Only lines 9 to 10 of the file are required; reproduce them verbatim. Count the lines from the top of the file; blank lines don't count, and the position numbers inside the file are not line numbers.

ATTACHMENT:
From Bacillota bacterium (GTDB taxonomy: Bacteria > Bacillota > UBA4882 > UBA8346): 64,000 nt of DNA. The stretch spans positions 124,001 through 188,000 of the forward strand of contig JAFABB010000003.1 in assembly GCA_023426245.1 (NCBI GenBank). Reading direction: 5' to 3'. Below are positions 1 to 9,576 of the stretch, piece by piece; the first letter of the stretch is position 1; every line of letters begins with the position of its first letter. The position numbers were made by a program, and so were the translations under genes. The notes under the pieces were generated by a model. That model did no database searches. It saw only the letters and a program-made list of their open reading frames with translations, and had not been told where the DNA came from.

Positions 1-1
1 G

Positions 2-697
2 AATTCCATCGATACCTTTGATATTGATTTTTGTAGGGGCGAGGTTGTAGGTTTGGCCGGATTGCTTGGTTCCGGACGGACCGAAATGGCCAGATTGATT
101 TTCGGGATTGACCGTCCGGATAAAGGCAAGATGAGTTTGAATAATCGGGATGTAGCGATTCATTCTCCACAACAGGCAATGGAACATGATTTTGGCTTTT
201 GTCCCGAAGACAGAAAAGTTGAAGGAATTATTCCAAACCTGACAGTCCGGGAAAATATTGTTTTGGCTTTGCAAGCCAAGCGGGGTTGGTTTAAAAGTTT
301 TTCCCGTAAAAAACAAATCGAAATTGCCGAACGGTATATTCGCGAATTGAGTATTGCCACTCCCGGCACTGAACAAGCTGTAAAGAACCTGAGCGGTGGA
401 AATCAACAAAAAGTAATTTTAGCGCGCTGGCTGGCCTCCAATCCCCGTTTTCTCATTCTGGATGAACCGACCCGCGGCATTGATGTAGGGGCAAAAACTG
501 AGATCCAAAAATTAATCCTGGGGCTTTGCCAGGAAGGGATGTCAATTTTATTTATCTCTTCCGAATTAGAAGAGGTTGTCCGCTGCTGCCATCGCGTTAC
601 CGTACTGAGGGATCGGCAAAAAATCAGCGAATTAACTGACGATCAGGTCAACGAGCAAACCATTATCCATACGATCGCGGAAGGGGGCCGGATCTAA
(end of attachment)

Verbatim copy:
401 AATCAACAAAAAGTAATTTTAGCGCGCTGGCTGGCCTCCAATCCCCGTTTTCTCATTCTGGATGAACCGACCCGCGGCATTGATGTAGGGGCAAAAACTG
501 AGATCCAAAAATTAATCCTGGGGCTTTGCCAGGAAGGGATGTCAATTTTATTTATCTCTTCCGAATTAGAAGAGGTTGTCCGCTGCTGCCATCGCGTTAC